Always check for the financial viability of the manufacturer as well as the performance specifications of any solar panel that you're considering. Saving a few nickels per watt on solar panels without an enforceable warranty or substandard performance and reliability will almost always wind up being money down the drain. Click here to learn more about cheap solar panels
4. "We'll Get One Of Our Representatives Right Out To Evaluate Your Home." We touched on this in the beginning of our guide but we wanted to revisit the issue of dealing with an in-home solar salesperson.
Rule number one: Before speaking to any salesperson, educate yourself on how to identify the important criteria for choosing the highest performance solar products at the best price. Here's a link to an excellent buyer's guide that can easily save you tens of thousands of dollars over the life of your solar system. This buyer's guide can save you thousands no matter who you buy your solar system from.
Rule number two: No matter how hard your salesperson tries to convince you that his or her deal is best, Never ever sign a contract with any solar salesperson until you've followed rule number one and have had a chance to compare system performance specifications. Remember in-home solar sales people are a tough breed and they will say almost anything to get you to sign their contract. Take your time and read through and make absolutely sure you understand what you're buying. Again, never sign any contract until you've received at least three quotes and never sign anything on the first appointment. Make your sales rep work for his or her commission.
5. "We've Been In The Solar Business For Over Twenty Years." Maybe they've been in business for over twenty years but odds are that they haven't been in the solar business for twenty years. Lately, this seems to be a common claim among new solar dealers. The fact is that over 97% of the solar dealers in existence today have less than 2 years of experience in the solar field. Be sure to check your dealer's claim with government sources as well as the Better Business Bureau. If a dealer will lie to you about their time in business, you can be sure that time in business won't be the only thing that they will lie about.
6. "AC Watts DC Watts." We recently heard a story about a dealer who would sign contracts with his customer indicating on the contract that the customer's system was rated in AC Watts which was in reality the DC Watts rating of the system. DC Watts will always be higher than the AC Watts rating of any system. The story goes that after signing contracts, he would go back to his office and draw up a new contract reversing the system rating so that the DC Watts rating now reflected the AC watts rating effectively giving the customer a smaller system than what he paid for. Most consumers fail to educate themselves before buying and can easily fall prey to these types of practices. The lesson here is know exactly what you're buying. If you don't understand the difference between DC Watts and AC Watts, then you shouldn't be buying a solar system until you do understand the difference.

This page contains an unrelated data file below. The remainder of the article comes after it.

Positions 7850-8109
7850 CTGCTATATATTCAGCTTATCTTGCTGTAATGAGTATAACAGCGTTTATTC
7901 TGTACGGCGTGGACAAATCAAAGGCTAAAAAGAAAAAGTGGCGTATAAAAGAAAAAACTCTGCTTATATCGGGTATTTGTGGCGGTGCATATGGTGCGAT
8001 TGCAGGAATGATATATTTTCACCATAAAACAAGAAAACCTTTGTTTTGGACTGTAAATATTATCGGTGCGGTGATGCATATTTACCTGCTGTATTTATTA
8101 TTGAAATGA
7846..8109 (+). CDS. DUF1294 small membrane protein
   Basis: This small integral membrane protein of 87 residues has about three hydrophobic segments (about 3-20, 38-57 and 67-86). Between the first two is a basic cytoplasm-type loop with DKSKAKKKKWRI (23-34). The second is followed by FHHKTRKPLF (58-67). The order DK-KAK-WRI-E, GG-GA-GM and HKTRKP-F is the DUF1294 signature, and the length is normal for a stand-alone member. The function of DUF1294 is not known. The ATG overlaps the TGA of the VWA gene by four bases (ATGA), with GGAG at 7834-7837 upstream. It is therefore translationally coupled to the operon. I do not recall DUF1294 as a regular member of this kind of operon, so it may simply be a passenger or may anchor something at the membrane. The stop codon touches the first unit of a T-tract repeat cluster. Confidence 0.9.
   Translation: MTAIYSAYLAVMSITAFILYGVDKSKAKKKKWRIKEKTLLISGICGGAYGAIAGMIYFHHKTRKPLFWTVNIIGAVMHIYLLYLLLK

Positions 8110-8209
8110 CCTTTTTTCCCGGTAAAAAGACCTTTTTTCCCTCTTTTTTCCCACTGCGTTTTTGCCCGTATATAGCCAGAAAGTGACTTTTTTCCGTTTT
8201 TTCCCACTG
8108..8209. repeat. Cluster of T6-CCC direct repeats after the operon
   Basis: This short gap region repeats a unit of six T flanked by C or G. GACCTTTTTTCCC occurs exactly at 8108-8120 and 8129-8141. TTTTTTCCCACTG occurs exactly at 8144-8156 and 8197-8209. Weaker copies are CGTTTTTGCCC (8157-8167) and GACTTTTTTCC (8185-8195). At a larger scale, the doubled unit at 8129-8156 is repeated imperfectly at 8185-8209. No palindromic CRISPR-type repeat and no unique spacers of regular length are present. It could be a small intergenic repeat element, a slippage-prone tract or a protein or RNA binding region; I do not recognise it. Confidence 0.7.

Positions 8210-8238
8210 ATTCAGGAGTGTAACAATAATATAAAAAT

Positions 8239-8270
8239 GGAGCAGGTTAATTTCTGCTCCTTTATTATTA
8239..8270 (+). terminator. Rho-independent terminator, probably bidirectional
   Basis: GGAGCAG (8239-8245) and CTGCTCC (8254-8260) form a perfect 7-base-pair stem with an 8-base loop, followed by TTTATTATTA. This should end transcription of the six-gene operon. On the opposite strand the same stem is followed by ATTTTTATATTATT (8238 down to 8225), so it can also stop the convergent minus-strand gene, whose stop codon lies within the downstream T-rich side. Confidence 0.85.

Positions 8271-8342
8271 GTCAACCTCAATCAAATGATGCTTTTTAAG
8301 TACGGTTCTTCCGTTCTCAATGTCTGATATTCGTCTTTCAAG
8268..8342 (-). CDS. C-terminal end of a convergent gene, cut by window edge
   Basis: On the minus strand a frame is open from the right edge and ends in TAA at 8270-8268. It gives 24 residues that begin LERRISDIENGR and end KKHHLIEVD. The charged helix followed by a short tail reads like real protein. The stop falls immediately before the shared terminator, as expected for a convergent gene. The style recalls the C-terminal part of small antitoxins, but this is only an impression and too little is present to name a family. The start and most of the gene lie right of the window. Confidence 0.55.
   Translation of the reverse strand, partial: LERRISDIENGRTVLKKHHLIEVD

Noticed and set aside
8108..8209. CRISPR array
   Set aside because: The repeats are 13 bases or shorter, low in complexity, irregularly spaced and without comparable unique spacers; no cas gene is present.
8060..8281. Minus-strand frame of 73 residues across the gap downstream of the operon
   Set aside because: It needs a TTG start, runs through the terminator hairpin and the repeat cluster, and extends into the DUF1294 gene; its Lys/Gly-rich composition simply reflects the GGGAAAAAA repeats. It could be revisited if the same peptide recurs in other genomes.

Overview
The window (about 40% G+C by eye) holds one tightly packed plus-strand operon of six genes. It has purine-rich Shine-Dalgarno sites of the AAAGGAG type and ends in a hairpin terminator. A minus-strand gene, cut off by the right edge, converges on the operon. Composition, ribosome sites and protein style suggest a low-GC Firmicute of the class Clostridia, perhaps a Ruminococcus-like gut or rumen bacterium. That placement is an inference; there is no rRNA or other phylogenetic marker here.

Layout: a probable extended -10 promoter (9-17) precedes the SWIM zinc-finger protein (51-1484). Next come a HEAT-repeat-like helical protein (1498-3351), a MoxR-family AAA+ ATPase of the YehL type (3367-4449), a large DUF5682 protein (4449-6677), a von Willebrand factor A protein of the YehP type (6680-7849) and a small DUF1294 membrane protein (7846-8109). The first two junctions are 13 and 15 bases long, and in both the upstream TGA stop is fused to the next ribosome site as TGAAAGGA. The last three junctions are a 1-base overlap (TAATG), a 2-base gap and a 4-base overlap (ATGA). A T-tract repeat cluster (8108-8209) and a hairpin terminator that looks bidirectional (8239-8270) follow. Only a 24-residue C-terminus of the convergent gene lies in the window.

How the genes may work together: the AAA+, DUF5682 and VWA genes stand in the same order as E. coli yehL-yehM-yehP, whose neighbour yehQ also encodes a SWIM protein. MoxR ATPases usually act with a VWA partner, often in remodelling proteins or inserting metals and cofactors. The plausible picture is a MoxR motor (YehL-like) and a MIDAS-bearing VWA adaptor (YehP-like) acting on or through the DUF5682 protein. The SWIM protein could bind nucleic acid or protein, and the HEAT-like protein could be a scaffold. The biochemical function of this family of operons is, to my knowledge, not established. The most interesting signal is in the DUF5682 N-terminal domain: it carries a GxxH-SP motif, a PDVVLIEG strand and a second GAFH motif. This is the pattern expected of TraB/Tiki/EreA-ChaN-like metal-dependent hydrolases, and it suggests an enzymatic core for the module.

7. "Rack Are Racks." We've discovered a disturbing trend where many dealers are providing solar system quotes without identifying the brand or model of the solar panel mounting racks that are included in the system. Solar panel mounting racks come in all different grades from those that are manufactured from the thinnest available aluminum that barely meets engineering requirements that don't even come with a factory warranty to heavier duty mounting racks that are made from much thicker aluminum that exceed requirements and come with 10 year warranties. If you've been provided with a quote for a solar system with no mention of the brand or model of the racking that is included with your system, run, don't walk to the nearest exit.
8. "The Most Powerful Solar Module In The Universe" You may run into solar salesmen that will make this claim. The problem for most consumers is that this claim is not completely understood. We have talked to some consumers who believed that they would somehow receive substantially more power from solar panels that are sold by companies that make this claim.
The truth is that a 230 watt solar panel is a 230 watt solar panel. You will never get more power from a solar panel than what it is rated to produce. What these salespeople are actually talking about is efficiency. And the higher the efficiency the smaller the solar panel for the same wattage rating.
The question is, if you have plenty of roof space available, why would you pay more for the privilege of having smaller solar panels on your roof. Buying an inverter that offers higher efficiency is critical to your return on investment. Paying more for a higher efficiency solar panel is nearly meaningless when it comes to your return. In fact if you pay more for a higher efficiency solar panel then you've effectively extended the time that it will take before you see a return on your investment. If you can get a competitive price for a higher efficiency solar panel then by all means you should buy that panel. On the other hand if you're being quoted a higher price per watt, steer clear.
9. "Best Deals On Solar Panels" You'll find ads like these all over the Internet and of course you want the best deal on solar panels but beware. Before you fill out that online solar quote form, make absolutely sure that you're dealing directly with a real solar dealer and not some solar lead generating business.
The problem with a solar lead generating business is that your personal information will be sold over and over again and there's no guaranty that your personal information won't be sold to just anyone.
To confirm that you're dealing with a real solar dealer always check for a physical address that you can visit. Is there a phone number and fax number listed on the website that you can call ? Are there products and prices posted on the website. Is the domain name privately registered ? Does the website consist of only a quote request form and a few gibberish solar information pages ?